Market leaders in temperature controlled microscopy, Linkam Scientific Instruments, have developed a stage for cryo-correlative light/electron microscopy (cryo-CLEM), a breakthrough in the imaging of cells at cryo temperatures.
Linkam are pleased to announce the development and launch of a stage for cryo-correlative light/electron microscopy (cryo-CLEM). It was designed in collaboration with scientists at the Leiden University Medical Centre (LUMC) led by Bram Koster and Erik Bos. Cryo-CLEM is the correlation of images captured with a cryostage on a fluorescent light microscope and images of the same sample observed with Transmission Electron Microscopy (TEM).
Dr Lucy Collinson of the London Research Institute (LRI) and Cancer Research UK (CRUK), is using the correlative stage as part of a workflow that starts with cells expressing cancer-related genes and ends with imaging in synchrotrons located in Oxford, Berlin, and Barcelona. Within the synchrotrons, the scientists are able to image the cells using a cutting-edge technique called 'soft X-ray tomography'. The LRI focuses on three themes of research: the biology of tissues and tumours, cellular regulatory mechanisms and genomic integrity & cell cycle.
The correlative stage can hold samples at a stable -196°C enabling scientists to study TEM grid samples at 100x magnification, identifying areas of further interest, and facilitating the movement of these analysed grids to the TEM. With automated liquid nitrogen control, heated optics and a digital display the unit is a compact and efficient system for this work.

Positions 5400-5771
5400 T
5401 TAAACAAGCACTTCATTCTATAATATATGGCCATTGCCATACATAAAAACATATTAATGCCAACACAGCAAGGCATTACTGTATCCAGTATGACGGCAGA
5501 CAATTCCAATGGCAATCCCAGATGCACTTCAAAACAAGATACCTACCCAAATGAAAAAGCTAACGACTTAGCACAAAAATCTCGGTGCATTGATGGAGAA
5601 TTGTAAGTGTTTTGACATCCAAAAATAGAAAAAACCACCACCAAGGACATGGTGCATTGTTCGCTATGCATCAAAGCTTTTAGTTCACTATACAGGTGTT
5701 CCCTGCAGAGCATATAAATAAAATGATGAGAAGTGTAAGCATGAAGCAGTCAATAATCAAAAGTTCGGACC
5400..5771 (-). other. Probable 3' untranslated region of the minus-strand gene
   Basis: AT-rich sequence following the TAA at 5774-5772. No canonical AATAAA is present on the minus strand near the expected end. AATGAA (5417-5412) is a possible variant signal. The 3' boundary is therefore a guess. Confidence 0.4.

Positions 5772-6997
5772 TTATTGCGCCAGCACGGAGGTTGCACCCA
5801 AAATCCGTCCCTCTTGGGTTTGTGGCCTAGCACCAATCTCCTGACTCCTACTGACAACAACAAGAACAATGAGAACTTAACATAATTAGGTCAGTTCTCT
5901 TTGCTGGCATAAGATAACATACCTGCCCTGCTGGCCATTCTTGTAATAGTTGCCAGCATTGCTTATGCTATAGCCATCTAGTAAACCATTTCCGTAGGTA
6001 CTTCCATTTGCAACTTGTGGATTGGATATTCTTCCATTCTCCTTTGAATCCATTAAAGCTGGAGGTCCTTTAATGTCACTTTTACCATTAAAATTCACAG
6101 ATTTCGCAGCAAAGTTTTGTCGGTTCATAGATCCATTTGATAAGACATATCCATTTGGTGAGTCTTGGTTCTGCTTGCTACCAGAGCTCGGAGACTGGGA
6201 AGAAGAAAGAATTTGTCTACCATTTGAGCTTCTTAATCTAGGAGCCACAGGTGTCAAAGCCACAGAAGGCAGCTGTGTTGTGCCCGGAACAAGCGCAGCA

In particular, Dr Collinson is working with Dr. Sharon Tooze, Head of the Secretory Pathways Laboratory at the LRI, to study cells that are undergoing autophagy (or 'self-eating'), which is a normal process involving degradation and recycling of unnecessary or dysfunctional cell components. Autophagy is upregulated when cells are starved and plays a fundamental role in a large number of cellular processes including development, immunity, cancer and neurodegeneration. The Tooze Lab studies proteins involved in the autophagy process by linking them to fluorescent markers and expressing them in cells.
With Dr. Liz Duke, a Principal Beamline Scientist at the Diamond Light Source synchrotron in Oxfordshire, they have developed a process for imaging these fluorescent proteins in cells as close to their living state as possible, considering that they must place them in a vacuum to take very high magnification images. They grow the cells on very thin carbon films attached to a 3mm diameter gold grid and freeze the cells in liquid ethane at –174C. The correlative stage is used to image the fluorescence in the cells while they are still frozen. The frozen grids are then shipped to the synchrotron, where they put them into the soft X-ray microscope so that they can image the structure of the entire cell in 3D. They have already started to make new discoveries about how autophagy progresses, and will soon apply the technique to other important cancer-related projects.